From Lognet, issue 96/3.
What did you think of the new La Logli? Quite a little book, isn’t it? Both Alex Leith and Kirk Sattley—and that fotocopier who said he’d make it look like offset printing (and did)—deserve our thanks. A very professional revival of an old friend.
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As forecast, my wife Evy and I did spend half of July and all of August in Europe. We renewed old acquaintances with Spain, France, and England, countries in which we have both spent important parts of our lives. First there was England, where numerous British friends, and some American ones, came to visit us in our “exchange house” in Plymouth, or we them.
The first three weeks of our English stay were vastly enlivened by the co-visit of my daughter Jenny and her husband Joe, later by Evy’s daughter Rebecca and her daughter Tamara. A lovely “friends and relations” festival all around.
We topped off our European holiday with a visit to the continent: first, old friends in Asturias, Spain; then Alex Leith at his summer place in the Upper Loire Valley (not the Rhone Valley, as I mistakenly said last time) in the French Auvergne. The Auvergne is a beautiful, somehow remote part of France that neither Evy nor I had ever visited before. Then Paris, the Chunnel, London, and home. Lo grada!
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Please forgive me and my “staff”—my indulgent and ever-helpful wife Evy—for not updating all of the labels that went out on September’s La Logli (LL). I said on its backcover that we had deducted the various prices of that issue from your balances on these labels; we did that for everybody except Members! Somehow, this step was omitted for this largest group of customers. However, on the labels used for this mailing, that’s been rectified. You should find on your current label that the price of last month’s LL has been deducted from your balance. (Have a look; and if it hasn’t, let us know.)
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What’s happening to cause these accounting lapses is that with the revival of The Loglanist (TL) as the new La Logli (LL), and with the imminent appearance of Steve Rice’s Loglan 3 (L3), our mailing lists have become a bit chaotic. At the moment we have ten component lists! Four are involved in both LN- and LL-mailings; two, in LL-mailings only, three, in LN-mailings only, and the tenth gets used when and only when an LL-mailing contains Steve’s L3!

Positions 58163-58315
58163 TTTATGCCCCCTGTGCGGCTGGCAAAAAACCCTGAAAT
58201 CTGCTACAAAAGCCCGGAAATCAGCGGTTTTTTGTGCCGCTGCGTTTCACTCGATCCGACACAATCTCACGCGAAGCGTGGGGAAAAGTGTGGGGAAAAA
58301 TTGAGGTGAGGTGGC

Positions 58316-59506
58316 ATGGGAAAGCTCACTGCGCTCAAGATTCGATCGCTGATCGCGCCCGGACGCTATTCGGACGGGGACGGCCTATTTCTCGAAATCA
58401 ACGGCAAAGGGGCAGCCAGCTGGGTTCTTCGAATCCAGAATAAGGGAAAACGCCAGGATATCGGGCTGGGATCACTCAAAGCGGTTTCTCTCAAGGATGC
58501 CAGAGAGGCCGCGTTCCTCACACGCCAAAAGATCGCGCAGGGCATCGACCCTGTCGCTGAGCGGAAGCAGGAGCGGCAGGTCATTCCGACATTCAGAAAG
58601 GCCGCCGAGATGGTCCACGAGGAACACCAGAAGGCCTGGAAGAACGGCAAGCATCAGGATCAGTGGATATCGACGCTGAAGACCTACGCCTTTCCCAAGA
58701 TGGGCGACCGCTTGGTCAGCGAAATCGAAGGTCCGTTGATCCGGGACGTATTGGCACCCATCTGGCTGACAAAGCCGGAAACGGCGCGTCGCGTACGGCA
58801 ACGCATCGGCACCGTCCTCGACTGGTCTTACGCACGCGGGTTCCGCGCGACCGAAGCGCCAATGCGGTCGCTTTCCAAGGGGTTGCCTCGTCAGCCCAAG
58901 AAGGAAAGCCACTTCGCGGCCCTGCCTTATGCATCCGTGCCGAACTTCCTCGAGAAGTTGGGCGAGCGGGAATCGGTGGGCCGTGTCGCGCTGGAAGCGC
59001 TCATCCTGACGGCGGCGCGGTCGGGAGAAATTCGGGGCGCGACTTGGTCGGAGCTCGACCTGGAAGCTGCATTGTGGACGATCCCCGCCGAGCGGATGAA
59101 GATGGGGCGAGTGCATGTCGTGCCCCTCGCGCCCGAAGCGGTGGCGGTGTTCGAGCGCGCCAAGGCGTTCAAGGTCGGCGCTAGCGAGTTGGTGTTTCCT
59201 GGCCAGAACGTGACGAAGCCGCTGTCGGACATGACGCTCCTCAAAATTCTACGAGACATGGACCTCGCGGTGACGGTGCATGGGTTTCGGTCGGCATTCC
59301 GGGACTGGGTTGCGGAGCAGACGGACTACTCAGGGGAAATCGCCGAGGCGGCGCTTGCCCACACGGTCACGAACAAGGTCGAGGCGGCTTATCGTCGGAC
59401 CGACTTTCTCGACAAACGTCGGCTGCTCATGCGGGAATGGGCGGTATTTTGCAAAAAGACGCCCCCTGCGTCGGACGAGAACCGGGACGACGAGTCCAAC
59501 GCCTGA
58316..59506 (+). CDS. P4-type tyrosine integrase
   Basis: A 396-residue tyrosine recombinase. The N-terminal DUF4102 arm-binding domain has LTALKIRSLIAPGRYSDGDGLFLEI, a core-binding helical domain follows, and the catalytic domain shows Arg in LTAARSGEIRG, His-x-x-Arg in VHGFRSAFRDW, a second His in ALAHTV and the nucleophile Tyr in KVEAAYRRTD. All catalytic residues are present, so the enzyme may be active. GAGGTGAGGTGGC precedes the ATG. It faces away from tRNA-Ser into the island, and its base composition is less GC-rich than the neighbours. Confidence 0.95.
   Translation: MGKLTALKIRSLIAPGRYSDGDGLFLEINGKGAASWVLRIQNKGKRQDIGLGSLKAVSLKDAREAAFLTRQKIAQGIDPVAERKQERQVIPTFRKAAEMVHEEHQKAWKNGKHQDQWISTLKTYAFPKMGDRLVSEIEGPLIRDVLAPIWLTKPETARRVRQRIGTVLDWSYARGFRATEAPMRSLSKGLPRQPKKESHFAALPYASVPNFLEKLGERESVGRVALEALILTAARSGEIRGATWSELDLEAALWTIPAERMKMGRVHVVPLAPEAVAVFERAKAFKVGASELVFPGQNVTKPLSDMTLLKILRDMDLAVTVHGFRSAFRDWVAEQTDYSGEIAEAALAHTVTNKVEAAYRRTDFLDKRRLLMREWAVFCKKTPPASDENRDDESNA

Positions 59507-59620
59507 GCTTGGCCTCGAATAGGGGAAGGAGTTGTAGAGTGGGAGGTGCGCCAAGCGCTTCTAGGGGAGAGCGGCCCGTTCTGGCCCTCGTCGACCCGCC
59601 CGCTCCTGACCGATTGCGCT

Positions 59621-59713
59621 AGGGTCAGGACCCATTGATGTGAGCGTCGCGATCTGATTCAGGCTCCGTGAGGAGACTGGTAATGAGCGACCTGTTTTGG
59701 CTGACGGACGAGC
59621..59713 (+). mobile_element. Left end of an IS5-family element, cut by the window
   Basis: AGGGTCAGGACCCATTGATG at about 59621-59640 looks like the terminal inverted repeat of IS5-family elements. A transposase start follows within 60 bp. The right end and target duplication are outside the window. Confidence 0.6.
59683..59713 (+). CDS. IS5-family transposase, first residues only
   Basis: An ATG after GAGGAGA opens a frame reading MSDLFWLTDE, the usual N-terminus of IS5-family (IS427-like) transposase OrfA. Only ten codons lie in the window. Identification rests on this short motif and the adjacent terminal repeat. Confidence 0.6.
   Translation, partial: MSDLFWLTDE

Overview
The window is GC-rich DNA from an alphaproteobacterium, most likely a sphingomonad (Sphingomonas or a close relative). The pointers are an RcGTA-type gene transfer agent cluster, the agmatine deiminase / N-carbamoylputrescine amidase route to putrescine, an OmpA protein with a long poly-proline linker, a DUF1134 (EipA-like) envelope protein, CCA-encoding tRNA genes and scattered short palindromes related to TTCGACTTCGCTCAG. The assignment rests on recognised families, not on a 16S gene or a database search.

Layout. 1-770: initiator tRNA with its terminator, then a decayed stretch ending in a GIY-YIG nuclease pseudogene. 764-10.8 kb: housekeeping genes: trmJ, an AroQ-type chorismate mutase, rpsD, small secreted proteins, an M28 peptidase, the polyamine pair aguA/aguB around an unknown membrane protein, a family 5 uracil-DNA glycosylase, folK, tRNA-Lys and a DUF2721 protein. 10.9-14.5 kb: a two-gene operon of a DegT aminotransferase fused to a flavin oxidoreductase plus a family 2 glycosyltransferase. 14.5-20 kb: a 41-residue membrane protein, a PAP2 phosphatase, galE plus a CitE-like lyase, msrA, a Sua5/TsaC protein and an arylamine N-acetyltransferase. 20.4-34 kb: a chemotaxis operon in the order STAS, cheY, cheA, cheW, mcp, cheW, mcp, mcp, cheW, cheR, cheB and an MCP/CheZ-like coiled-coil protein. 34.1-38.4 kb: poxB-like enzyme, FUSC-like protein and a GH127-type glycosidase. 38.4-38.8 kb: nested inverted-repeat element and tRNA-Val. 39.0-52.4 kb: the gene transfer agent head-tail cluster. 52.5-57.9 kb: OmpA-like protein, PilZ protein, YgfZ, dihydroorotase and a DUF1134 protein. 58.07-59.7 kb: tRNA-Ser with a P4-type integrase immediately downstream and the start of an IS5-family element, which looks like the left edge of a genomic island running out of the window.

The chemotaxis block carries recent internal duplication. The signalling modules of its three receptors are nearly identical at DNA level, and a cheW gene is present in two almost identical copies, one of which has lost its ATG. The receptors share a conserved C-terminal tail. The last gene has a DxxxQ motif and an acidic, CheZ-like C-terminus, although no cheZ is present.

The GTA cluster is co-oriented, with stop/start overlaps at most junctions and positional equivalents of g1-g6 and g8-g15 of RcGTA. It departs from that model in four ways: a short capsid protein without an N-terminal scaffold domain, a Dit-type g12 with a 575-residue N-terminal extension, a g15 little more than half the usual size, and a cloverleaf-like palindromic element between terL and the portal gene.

That June Questionnaire was great; but it partitioned our customers into an awkward number of little camps! So please be patient with us as we try to get our heads—and our fingers—around these new label-making tasks...all part of growth, I know; and I really am happier about it all, soi clafo, than I seem.
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Our June Questionnaire was a great success. When the returns were finally in—we’d seen only a few before we left for Europe—we had about 240 people to send LL to, somewhat fewer to receive LN, and our dues picture had been greatly clarified. More than a dozen people (I think) had upgraded their memberships to either Sustainer or Patron status. (I will publish an augmented list of these supporting members soon.) And a number of people paid dues that had long been overdue. Still others opted not to continue their memberships but to take advantage of our new offer to accept LN subscriptions without membership obligations...thus creating one of the new partitions of our mailing lists. While only twenty or so people took us up on this offer, I have the feeling that our willingness to do this was, in fact, long overdue, and that our mailing list will now grow. Some people want to receive LN regularly but simply do not want, or no longer need, the other privileges of membership. Certainly we should accommodate the interests of all our logli, these more watchful, waiting ones as well as those actively engaged in learning or developing the language. (Paying dues—which pay for our publishing program—is one of the best ways to cheer us active logli on.) In addition, some told us that they would enjoy receiving free copies of our serials so long as The Loglan Institute (TLI) could afford to send them out. We often can afford to add a few names to the domestic portion of our mailings. Fotocopying is not expensive and the bulk-rate for domestic postage given to U.S. non-profit organizations—even for 4-ounce books—is so very cheap.
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All in all we received more than $2,000 in revenues in response to the June Questionnaire. Indeed, our financial situation is now so good that we can actually afford to carry out our rather ambitious publishing program—the revival of TL as well as the serial publication of Steve Rice’s book—in addition to supporting all sorts of non-paying memberships ...especially the ones we extend to our Russian and Chinese logli. (We will also extend such memberships to citizens of other such countries, when we learn of them, where extra money is not easily found. If you know, or know of, people in other less affluent countries, people who might also enjoy a free membership in the Loglan Community—with all our learning tools and publications furnished to them gratis—please tell them about us. This is one of our most rewarding programs; we want to expand it.) Supporting these overseas memberships is the most important use we are now making of our extra funds. You, our Patrons and Sustainers, provide us with that extra money by paying extraordinary dues. Let us hope that that your generosity with us, and the generosity we in turn extend to potential logli around the world, have already led, and will continue to lead, to our language’s slow but steady spread over the planet. Our hopeful logo as planetary fishermen may yet come true!